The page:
There are two well-known varieties of artichokes - globe and Jerusalem artichokes.
However, they are quite different vegetables in terms of appearance, texture and preparation. There are subtle taste similarities, hence the similar name.
Globe artichokes have always been considered a delicacy. They have been grown in Southern Europe for many centuries. The immature flower bud before the flower appears, when it consists of overlapping green/purple scales, is the part eaten. In New Zealand they may be marketed as green globe artichokes. Baby artichokes, sized between golf balls and eggs, are sometimes available.
Artichokes contain an unusual organic acid called cynarin which affects taste. This may be the reason why water appears to taste sweet when drunk after eating artichokes. The flavour of wine is similarly altered and many wine experts believe that wine shouldn’t accompany artichokes.
What to look for
Globe artichokes should have a fresh bright colour, tightly closed leaves, and feel solid.
October, November, December, Janurary
Store in the refrigerator or in the crisper in a vented plastic bag. Artichokes damage easily so handle with care. Best eaten within 2-3 days of purchase.
How to prepare
Remove the toughest leaves from close to the base of each artichoke and trim the stem to about 3 cm long. Trim the pointed ends of the leaves if desired. On large artichokes, remove the stem completely so the artichoke will sit flat on its base. The choke may be removed before or after cooking, depending on how the artichoke is being used. The choke is the furry flower part sitting on top of the heart. The heart is the firm base plate and is the best eating.
Ways to eat
Add lemon juice to the cooking water to prevent browning when steaming, boiling or microwaving. Test if cooked by pulling one of the outer leaves; if this comes away easily the artichoke is cooked. Alternatively, cook until the stem end is tender when pierced with a skewer. Steaming and boiling will take about 20 minutes. Microwaving will take about 7-8 minutes per artichoke. Serve cooked artichokes with melted butter, hollandaise or a vinaigrette. They can also be stuffed, fried, baked, used in salads and eaten hot or cold. Remove the choke when cooked with a spoon.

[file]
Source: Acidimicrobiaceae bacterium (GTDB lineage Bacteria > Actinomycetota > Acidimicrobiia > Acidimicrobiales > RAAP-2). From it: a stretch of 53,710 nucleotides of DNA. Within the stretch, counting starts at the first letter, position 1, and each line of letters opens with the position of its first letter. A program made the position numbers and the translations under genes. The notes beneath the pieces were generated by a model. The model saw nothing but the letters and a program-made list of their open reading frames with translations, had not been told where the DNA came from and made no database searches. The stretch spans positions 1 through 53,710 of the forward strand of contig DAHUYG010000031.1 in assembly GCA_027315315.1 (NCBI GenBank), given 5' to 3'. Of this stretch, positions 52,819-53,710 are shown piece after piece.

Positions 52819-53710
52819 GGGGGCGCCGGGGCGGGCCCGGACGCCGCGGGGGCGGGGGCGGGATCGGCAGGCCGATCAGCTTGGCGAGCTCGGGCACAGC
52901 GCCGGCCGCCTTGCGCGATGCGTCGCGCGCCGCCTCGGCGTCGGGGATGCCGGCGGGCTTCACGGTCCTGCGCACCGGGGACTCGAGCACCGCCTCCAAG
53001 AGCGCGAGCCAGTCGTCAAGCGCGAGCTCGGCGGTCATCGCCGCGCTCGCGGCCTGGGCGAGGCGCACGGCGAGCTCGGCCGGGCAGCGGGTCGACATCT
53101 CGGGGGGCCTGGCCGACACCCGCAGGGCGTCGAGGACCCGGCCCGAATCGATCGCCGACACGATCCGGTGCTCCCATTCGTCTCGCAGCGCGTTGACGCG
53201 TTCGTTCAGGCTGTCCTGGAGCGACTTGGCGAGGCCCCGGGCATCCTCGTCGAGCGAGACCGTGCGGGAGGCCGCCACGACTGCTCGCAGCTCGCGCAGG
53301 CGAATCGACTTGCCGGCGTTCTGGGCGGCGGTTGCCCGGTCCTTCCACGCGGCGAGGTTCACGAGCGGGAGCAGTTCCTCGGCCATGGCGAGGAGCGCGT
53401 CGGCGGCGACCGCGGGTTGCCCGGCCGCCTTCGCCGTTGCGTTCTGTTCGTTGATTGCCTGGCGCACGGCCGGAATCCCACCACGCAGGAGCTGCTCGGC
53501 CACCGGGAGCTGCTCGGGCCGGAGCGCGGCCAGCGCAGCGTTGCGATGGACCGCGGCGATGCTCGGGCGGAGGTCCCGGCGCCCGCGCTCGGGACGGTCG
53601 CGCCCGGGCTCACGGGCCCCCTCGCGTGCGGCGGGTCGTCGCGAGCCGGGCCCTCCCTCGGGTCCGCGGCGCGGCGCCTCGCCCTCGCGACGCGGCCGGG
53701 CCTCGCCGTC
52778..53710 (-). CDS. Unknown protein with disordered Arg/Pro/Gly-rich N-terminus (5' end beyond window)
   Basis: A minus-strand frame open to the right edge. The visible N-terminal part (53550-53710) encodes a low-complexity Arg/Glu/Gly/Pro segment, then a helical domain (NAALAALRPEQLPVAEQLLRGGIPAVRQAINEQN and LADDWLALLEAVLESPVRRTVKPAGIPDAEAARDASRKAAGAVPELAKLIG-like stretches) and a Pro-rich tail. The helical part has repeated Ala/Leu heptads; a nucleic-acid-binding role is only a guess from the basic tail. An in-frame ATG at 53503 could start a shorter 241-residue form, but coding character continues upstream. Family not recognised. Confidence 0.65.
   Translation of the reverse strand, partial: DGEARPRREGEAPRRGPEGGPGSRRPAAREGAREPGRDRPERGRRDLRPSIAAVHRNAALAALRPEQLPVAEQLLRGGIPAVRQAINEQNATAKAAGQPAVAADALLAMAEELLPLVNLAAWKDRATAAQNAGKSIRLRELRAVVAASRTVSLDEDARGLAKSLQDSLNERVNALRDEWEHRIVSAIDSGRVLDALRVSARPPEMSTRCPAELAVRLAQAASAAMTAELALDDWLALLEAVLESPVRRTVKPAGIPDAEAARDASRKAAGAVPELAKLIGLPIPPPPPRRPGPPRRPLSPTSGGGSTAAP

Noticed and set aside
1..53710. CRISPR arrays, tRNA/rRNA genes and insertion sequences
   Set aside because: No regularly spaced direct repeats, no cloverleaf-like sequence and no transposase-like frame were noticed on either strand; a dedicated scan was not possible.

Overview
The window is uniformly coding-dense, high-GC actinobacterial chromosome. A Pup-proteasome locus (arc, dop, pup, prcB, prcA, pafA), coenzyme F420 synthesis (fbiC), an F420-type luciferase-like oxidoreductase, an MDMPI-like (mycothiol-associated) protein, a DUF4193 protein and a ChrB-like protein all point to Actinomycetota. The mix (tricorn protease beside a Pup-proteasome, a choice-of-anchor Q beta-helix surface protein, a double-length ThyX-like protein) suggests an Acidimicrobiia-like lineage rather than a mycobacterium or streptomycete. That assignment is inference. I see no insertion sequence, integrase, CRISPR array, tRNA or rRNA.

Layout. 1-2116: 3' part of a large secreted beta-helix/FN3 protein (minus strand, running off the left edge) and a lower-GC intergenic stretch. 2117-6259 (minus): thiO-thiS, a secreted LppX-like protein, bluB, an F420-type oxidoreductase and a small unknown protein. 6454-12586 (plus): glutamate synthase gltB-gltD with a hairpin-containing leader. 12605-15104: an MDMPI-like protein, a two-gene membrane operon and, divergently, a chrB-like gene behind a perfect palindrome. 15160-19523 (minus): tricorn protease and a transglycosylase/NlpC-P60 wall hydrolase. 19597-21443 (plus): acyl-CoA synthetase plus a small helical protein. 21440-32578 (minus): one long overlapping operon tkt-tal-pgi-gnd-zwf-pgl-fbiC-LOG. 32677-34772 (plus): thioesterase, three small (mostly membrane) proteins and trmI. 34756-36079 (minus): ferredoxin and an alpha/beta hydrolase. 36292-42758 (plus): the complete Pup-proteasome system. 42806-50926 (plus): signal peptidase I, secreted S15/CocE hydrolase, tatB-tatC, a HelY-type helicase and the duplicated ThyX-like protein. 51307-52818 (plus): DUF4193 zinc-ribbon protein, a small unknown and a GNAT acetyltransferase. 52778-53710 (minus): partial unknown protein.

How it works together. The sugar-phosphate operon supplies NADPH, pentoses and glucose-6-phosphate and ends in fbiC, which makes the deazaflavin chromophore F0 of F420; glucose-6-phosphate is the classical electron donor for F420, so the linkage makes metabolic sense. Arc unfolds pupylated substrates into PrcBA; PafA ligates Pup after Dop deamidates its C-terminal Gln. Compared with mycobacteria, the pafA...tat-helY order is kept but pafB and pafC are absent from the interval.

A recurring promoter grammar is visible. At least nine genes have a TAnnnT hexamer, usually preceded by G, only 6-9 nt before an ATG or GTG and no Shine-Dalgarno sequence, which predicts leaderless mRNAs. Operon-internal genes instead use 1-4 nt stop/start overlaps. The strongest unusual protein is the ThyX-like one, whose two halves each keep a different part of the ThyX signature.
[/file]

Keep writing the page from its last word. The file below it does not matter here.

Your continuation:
Bake, boil, grill, microwave, roast, steam, stuff.
|ARTICHOKES - Globe|
|Serving size: 1 artichoke - 120g|
|Fat, total (g)||< 1g< />d>||0.2%||< 1g< />d>|
|- saturated (g)||< 1g< />pan>||0%||< 1g< />pan>|
|- sugars (g)||1.4||2%||1.2|
|Dietary fibre (g)||5.5||18%||4.6||A good source of dietary fibre|
|Folate (µg)||107||53% RDI*||89||A good source of folate|
|Vitamin C (mg)||9.6||24% RDI*||8.0||A source of vitamin C|
|Niacin (mg)||1.2||12% RDI*||1.0||A source of niacin|
|Potassium (mg)||396||330||Contains potassium|
|Iron (mg)||0.6||5% RDI*||0.5|
|Thiamin (mg)||Trace||0% RDI*||Trace|
Percentage Daily Intakes are based on an average adult diet of 8700 kJ
Source: The Concise New Zealand Food Composition Tables, 10th Edition, Plant & Food Research - 2014
Globe artichokes are a good source of dietary fibre and folate; a source of vitamin C and niacin and contain a dietary significant amount of potassium. The main phytonutrients in artichokes are the carotenoids lutein and zeaxanthin, which are being investigated for their benefits for eye health.
Display on refrigerated shelving if possible. Trim stems to make product more attractive, although excessive trimming may result in dehydration. Customers may not know how to use globe artichokes so use the QR code on labels. Provide ideas and recipes.
Store at 0ºC and 90-100% relative humidity. Globe artichokes are ethylene sensitive so store separately from ethylene producing products.
Purchase artichokes with the New Zealand GAP logo.
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